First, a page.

Asset management firms, CEOs, corporate boards, nonprofits, everyone responsible for managing assets for returns, investing assets for returns and allocating resources for returns should begin deploying their capital where the growth is in our economy: the U.S. Latino cohort. This is our nation’s differentiating competitive advantage versus other large, aging economies. It is illogical to not be investing in this cohort that is catalyzing growth in every part of our economy, whether they are our essential workers, entrepreneurs, business owners or professionals. They are enabling our competitiveness, providing health care, expanding our culture and improving the quality of life for all Americans in our country.

As a capitalist, it is imperative, in my opinion, that capitalism in our country move now from working for just “the few” to working for “the many.” That means making certain the U.S. Latino cohort is catalyzed even further through access and connections to capital, especially getting money into the hands of Latino-owned small businesses and entrepreneurs, as well as the hands of U.S. Latino-founded funds so they can grow and invest more knowledgeably in this cohort, while at the same time making certain that U.S. Latinos are active in the most senior positions on boards of directors and in C-suites.

While U.S. Latinos make up nearly 20 percent of our population, they make up only around 4 percent of this country’s executive ranks, and less than 3 percent of directors on Fortune 500 boards are Latino. A logical growth strategy for our country, in addition to increasing capital flow, must include increasing the number of U.S. Latinos in boardrooms and executive offices to 15 percent within the next five years.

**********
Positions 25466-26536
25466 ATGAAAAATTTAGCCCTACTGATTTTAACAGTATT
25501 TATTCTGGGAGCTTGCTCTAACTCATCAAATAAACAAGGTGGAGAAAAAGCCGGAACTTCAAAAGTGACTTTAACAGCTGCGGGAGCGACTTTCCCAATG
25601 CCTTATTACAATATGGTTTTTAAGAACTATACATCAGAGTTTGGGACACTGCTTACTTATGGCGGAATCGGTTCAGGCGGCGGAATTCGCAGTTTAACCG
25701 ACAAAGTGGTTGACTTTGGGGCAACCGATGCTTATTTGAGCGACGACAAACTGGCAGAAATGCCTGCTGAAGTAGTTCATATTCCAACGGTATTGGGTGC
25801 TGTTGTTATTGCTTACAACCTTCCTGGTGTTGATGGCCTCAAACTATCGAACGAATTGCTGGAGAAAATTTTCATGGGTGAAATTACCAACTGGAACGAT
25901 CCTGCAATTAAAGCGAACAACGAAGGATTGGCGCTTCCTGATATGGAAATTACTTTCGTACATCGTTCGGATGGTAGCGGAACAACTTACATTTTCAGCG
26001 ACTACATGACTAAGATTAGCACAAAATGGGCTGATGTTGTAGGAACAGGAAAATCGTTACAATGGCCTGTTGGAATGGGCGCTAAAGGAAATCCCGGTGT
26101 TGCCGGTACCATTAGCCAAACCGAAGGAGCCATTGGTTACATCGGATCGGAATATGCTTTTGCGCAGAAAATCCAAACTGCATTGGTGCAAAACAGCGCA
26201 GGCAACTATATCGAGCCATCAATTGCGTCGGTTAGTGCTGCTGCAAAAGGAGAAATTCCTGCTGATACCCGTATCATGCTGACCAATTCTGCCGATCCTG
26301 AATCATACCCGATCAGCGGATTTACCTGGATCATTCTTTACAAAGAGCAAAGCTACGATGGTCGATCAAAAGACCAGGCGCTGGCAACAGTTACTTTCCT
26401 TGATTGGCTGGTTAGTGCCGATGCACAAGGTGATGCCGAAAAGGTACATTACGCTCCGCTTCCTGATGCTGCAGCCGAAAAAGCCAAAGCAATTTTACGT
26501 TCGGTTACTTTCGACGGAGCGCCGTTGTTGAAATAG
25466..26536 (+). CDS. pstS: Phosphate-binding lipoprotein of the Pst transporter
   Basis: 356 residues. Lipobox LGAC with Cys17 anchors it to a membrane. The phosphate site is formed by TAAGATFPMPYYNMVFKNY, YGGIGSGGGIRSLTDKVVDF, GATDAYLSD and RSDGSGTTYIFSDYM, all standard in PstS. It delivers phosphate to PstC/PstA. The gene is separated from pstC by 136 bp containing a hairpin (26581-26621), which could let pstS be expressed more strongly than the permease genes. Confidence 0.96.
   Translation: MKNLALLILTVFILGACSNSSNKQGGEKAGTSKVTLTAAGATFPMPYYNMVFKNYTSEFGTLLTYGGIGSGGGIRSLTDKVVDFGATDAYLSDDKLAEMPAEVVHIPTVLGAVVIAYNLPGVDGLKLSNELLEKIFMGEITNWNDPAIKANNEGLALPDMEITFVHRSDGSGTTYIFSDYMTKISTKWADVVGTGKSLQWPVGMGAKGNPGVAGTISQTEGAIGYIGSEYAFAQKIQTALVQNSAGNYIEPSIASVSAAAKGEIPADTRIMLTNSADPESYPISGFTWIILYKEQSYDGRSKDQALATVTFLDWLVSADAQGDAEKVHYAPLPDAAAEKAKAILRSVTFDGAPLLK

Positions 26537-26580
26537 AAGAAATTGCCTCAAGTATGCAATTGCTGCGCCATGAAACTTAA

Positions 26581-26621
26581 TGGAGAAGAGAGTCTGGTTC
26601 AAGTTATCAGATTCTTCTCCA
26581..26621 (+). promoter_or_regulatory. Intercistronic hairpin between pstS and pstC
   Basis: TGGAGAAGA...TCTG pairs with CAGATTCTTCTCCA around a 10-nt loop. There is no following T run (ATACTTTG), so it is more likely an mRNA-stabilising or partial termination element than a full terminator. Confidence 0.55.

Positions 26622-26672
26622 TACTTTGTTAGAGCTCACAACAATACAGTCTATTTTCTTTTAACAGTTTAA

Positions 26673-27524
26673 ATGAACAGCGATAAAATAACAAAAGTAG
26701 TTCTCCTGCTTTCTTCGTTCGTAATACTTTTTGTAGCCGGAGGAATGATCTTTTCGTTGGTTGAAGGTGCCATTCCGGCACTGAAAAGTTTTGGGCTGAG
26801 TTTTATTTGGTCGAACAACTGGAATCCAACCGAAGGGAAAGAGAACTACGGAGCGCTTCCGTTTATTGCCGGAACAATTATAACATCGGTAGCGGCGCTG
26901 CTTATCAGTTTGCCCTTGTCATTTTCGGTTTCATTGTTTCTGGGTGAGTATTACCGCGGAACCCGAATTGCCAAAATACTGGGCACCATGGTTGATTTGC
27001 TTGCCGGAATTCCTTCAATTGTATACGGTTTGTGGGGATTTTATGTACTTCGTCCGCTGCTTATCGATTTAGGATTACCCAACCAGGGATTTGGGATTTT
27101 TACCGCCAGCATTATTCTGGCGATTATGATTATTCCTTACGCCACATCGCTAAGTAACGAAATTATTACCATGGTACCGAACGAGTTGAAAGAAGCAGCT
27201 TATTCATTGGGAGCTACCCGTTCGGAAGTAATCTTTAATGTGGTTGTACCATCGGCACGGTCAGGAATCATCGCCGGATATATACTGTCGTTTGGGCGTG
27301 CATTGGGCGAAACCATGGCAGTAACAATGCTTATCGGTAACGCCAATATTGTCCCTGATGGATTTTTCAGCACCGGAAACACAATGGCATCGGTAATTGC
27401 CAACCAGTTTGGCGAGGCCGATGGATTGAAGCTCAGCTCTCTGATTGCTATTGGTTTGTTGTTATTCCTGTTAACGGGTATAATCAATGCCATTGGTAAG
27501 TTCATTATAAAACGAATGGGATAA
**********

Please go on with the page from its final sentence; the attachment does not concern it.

An axiom in business is that leadership in boards must understand their customers and the markets they serve. Therefore, U.S. Latino representation on boards is key to understanding and serving this leading growth cohort. Leadership that understands its growing customer base is essential to catalyzing profitable growth, growing employee wages and increasing shareholder return.

As a capitalist, it is imperative, in my opinion, that capitalism in our country move now from working for just “the few” to working for “the many.”

The additional return on investing in this cohort should also be clear to the millions of baby boomers who are leaving the workforce yearly, and the Gen X folks following them, because it is this U.S. Latino cohort that will have the largest responsibility for paying taxes that sustain the Social Security and Medicare programs retirees are counting on.

When capital flows to where the growth is, wealth creation occurs. The more people creating wealth, the greater the growth of an economy. That’s how capitalism works in an economy, and by broadening the flow of capital to the U.S. Latino cohort and engaging U.S. Latinos at the highest levels, we as a country can catalyze the world-leading growth of this cohort even further, expanding our competitive advantage and attracting investors worldwide.

Like so many U.S. Latinos, my family roots in this country go back 500 years, well before the Mayflower landed. So this month, when I see celebrations of Hispanic Heritage Month, I personally am celebrating the United States of America, and with the latest facts and data about what the U.S. Latino cohort means for my country, this is a celebration and opportunity from which all Americans should find enjoyment and benefit.